No artist is an island
|Site crew Alex Wylde and JonJo McEvoy helped unload, before the next sculpture.|
One of my students texted me today, to congratulate me for my work appearing in an article "Ten of the Best" in The West Australian newspaper today.
In my reply I thanked her for bringing it to my attention.
I also thanked Cherie for her support over the years it took me to make it.
(Years before she had also helped me obtain the kiln in which most of the work was fired.)
I later clarified my thoughts in a conversation with fellow studio artist Carol Rowling.
This is a summary and expansion of that conversation.
While my motivation to create good art may contribute to this small success, is only part of the story.
Success never comes overnight. The ninety-nine percent perspiration, one percent luck rule also applies in the arts.
But this too, does not fully explain how I was able to dedicate two and a half years to making one, two piece artwork.
One of the reasons why people work together, in any organisation. and in my case the Robertson Park Artists Studio, is it makes it so much easier. We support each other, share in the lows and highs, and gives another reason to come into "work".
http://www.grahamhay.com.au/2013iheads.html documents the build.
We also share the financial, administration, cleaning etc workload of maintaining the studio, the physical space in which the artwork was created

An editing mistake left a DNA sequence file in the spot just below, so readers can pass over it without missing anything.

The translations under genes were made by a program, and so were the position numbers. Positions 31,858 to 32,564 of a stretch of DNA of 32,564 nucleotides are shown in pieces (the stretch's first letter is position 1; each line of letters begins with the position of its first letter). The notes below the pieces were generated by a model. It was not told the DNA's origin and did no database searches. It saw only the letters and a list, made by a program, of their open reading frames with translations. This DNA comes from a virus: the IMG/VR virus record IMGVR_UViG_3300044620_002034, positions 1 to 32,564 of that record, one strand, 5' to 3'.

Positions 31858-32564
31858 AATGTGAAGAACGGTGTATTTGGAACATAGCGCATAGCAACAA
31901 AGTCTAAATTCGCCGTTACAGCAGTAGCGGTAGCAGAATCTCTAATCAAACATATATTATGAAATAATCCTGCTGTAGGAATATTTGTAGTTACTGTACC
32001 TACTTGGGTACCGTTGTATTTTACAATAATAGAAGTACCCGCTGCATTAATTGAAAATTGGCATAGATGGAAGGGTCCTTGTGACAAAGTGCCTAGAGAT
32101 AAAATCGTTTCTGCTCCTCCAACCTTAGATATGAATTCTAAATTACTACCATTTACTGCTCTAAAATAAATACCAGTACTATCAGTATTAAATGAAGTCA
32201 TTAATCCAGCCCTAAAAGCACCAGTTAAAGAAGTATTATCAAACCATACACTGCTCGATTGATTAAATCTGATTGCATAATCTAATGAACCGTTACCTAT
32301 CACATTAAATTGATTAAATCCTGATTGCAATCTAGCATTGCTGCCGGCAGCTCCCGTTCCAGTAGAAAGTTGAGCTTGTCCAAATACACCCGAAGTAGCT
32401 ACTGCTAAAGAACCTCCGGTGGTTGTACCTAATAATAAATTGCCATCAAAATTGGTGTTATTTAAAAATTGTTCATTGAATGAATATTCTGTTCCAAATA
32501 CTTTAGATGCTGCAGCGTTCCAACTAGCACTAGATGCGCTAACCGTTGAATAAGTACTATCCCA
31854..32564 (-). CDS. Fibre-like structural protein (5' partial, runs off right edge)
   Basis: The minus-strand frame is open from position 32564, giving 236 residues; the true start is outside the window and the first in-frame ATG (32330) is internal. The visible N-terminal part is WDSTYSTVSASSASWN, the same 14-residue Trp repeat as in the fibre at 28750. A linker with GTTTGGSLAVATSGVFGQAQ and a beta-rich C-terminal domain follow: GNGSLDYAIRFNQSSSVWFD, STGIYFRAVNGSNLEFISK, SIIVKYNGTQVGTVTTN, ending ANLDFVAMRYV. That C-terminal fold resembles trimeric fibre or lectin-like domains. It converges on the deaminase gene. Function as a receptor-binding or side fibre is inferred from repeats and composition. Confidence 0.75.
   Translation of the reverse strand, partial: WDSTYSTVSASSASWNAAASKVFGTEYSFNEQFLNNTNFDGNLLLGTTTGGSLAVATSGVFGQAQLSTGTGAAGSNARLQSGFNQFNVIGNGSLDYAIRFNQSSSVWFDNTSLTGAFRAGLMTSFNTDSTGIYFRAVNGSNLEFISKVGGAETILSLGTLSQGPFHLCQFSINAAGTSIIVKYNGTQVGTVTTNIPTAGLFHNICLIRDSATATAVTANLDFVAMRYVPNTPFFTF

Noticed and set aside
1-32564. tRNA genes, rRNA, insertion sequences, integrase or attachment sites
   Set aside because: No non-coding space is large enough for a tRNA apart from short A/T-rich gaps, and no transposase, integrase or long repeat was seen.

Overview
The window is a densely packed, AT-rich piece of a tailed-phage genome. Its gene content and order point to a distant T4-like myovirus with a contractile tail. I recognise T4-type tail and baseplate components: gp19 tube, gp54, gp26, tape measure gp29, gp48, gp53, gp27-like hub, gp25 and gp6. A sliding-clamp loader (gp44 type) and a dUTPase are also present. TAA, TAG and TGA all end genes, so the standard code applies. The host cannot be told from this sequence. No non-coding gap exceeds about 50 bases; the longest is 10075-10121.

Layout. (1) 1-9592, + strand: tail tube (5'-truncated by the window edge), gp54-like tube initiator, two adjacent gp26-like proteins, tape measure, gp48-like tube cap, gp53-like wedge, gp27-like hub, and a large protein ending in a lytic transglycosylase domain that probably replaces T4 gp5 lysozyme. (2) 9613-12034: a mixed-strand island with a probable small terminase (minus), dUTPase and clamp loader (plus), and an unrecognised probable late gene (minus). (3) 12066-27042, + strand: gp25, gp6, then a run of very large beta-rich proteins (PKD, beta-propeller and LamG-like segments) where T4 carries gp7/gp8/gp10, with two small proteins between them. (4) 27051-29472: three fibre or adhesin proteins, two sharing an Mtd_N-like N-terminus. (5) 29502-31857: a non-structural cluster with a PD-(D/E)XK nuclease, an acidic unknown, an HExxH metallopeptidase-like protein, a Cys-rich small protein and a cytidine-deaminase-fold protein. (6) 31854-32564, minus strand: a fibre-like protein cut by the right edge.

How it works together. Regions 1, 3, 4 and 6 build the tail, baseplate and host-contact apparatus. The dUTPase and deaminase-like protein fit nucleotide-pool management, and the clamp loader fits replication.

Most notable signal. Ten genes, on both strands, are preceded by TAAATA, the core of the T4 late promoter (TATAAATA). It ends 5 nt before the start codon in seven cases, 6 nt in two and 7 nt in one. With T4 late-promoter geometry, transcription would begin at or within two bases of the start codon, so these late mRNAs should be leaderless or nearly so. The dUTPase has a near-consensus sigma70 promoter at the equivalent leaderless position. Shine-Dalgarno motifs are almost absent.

Most discussions of Artists Studios or Artist Run Initiatives focus sharply on this aspects.
But again, these fail to capture a much more critical aspect. Who supports us?
In the arts, audiences are an afterthought. This is because it comes after the making. Fair enough, let's set that aside for now.
Something is still missing from explaining the whole process of art making.
Our families and friends provide substantial financial, social, and moral support to us, in order of us to be artists. They are often publicllly acknowledged.
But on their own, over an extended period the burden of supporting single-minded overclocking artists such as us, can eventually be too much. I speak from personal experience.
So we have developed a larger support group. Around eighty students attend the studio on a regular basis, providing both financial, social, and moral support for all five studio artists. In return we share what we know and have learnt, plus share our studio space and time with them. Many are also artists.
Then there is the families and friends of these students, who encourage and provide financial, social, childcare and moral support for the students, so they can come to the studio, to the classes and workshops.
All up I guess there must be around 350 people who have either directly or indirectly supported myself, while I created the 700 kg sculpture.
Then there is the board and 16 staff members of the nonprofit organisation that organises every aspect of the Sculpture by the Sea event. On top of that are 56 Consultants, Temporary Staff & Interns who assist them in organising and running this exhibition. Alex and JonJo in the picture above were two of these people.
Then there are over 300 people and organisations who have freely donated $250 to hundreds of thousands of dollars, to help fund Sculpture by the Sea.
Then there is my photographer, the photographers from the newspapers and journalists and Arts Editor...
So what is the total so far? 670? 700?
I'm honoured to be part of such a large and generous team.
So why does the 200,000-250,000 people who come to the exhibition see only my name next to the artwork?